11th August 2013

For the numerical solution of the ordinary differential equation, initial value problem

$$ y'=f(t,y), \quad y(t_0)=y_0,$$

one can use a cyclic composite multistep method of the form

$$ \sum\limits_{i=0}^{m} A_i Y_{k+i} = h \sum\limits_{i=0}^{m} B_i Y'_{k+i}, \qquad A_i,B_i\in\mathbb{R}^{\ell\times\ell},$$

and

$$ Y_k = \left( \begin{array}{c} y_{k\ell+1} \\ \vdots \\ y_{k\ell+\ell} \end{array} \right), \quad Y'_k = \left( \begin{array}{c} y'_{k\ell+1} \\ \vdots \\ y'_{k\ell+\ell} \end{array} \right), \quad y_i=y(t_i), \quad y'_i=f(t_i,y_i).$$

\(y'\) denotes the derivative of \(y\), \(h\) is the stepsize, \(\ell\) is the cycle length. The stepsize does not need to be kept constant. If the stepsize changes one can still use above formula but adds a sub-cycle of the form

$$ \tilde{y_i}=\hbox{linear combination / interpolation polynomial with previous grid elements}$$

Some notes:

- Individual stages of the cyclic composite multistep method do not have to be of same order.
- Some stages can be explicit, some implicit.

The method can still be stiffly stable even if some stages are explicit, assuming that the explicit stages are not used for advancing the solution.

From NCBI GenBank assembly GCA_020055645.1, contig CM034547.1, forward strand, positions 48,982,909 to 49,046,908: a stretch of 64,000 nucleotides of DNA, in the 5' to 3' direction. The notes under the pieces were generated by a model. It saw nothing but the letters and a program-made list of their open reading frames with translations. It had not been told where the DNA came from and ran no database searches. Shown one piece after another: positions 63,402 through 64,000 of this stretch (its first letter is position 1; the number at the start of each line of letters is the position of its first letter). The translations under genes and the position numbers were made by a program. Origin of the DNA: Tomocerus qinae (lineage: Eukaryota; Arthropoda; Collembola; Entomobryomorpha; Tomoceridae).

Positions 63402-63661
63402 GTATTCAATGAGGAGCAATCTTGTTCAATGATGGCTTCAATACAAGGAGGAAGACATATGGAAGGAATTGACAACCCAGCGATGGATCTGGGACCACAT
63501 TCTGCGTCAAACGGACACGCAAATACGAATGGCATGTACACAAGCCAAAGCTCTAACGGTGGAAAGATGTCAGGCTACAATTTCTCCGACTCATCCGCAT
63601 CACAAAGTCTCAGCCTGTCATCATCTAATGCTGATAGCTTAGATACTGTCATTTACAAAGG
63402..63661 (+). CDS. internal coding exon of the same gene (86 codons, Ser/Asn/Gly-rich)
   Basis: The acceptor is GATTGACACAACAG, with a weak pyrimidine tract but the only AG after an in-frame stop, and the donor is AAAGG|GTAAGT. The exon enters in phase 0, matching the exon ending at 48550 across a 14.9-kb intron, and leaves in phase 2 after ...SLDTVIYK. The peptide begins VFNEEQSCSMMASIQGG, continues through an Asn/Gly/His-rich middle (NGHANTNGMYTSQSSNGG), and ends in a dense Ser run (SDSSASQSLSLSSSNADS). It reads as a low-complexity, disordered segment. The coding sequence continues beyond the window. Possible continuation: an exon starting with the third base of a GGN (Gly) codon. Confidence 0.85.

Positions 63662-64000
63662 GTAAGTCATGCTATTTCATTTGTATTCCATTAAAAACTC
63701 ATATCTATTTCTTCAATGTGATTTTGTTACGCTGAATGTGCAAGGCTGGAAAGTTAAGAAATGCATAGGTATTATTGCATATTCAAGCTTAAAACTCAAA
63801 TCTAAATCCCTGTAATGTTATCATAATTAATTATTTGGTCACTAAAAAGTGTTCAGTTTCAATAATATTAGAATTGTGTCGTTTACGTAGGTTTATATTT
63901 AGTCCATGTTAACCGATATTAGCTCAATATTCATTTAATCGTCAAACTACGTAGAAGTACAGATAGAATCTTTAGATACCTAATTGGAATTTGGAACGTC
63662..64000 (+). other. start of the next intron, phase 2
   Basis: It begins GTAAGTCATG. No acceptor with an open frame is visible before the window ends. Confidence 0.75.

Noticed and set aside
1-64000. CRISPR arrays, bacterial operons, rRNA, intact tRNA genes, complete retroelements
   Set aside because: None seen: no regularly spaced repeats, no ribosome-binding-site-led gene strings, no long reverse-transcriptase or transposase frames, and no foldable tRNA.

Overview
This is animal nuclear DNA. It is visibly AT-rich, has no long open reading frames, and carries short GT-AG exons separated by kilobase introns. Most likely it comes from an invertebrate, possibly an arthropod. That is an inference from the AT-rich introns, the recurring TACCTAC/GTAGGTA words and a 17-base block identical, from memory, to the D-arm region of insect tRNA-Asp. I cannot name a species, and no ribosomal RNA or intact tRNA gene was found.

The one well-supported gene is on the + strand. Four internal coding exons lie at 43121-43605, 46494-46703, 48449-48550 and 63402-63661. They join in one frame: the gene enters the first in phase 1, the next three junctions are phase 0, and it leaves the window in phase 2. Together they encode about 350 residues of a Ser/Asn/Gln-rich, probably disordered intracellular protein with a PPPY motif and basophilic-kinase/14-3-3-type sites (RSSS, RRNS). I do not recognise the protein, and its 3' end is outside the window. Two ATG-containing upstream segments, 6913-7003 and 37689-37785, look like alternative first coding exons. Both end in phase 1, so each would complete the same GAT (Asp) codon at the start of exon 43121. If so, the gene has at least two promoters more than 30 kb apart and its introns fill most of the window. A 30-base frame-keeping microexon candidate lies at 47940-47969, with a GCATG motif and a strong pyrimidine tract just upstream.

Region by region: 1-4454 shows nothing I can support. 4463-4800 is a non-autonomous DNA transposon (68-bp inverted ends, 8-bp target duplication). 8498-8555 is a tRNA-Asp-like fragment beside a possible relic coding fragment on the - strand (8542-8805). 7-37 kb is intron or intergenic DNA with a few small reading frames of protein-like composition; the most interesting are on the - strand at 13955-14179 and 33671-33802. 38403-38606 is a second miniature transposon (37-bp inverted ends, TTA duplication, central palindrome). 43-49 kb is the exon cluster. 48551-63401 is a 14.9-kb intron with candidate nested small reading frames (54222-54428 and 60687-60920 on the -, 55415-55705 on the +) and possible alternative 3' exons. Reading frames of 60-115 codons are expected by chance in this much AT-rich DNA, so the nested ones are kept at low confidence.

For the test equation

$$ y'=\lambda y, \quad \lambda\in\mathbb{C},$$

one has to analyze the roots of the determinant of the matrix polynomial

$$ \det Q(\mu,H)=\det \left[ \sum\limits_{i=0}^{m}\left(A_i-H B_i\right)\mu^i \right], \quad H=\lambda h.$$

The analysis system or workbench we are after will now

use the companion matrix to solve \(\det Q(\mu,H)=0\)

use \(\tilde{y_i}\) for the interpolation step, i.e., stepsize change

order change is trivial

calculate Widlund wedge

picture of 3D images of \(\det Q(\mu,H)\) and conic section of \(\det Q(e^{i\varphi},H)=0, >\varphi\in\left[0,2\pi\right]\)

propose a list of stepsize and order changes, which can be edited easily, possibly with mouse pointer or direct edit

- linear increase / descrease
- sawtooth / zig-zag
- Sierpinski shape

ideally be able to change some of the \(A_i, B_i\) or automatically tune them with a minimization procedure according some criteria, like

- Widlund wedge
- maximal stepsize possible not exceeding minimum Widlund wedge
- sum of absolute values of stage coefficients

There are still a number of open issues and several decisions have to be taken:

- use Octave, Maxima, or C
- use OpenGL, or Gnuplot
- incorporate CUDA in C or Octave (see: Drop-in Acceleration of GNU Octave), if dimension of companion matrix becomes large and calculations therefore slow

Added 02-Jun-2020: At the time of posting mid 2013 the Julia programming language was just almost freshly born. Now it fits in nicely here: It offers speed, graphics, and support for CUDA.

**Categories: **mathematics
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**Author: **Elmar Klausmeier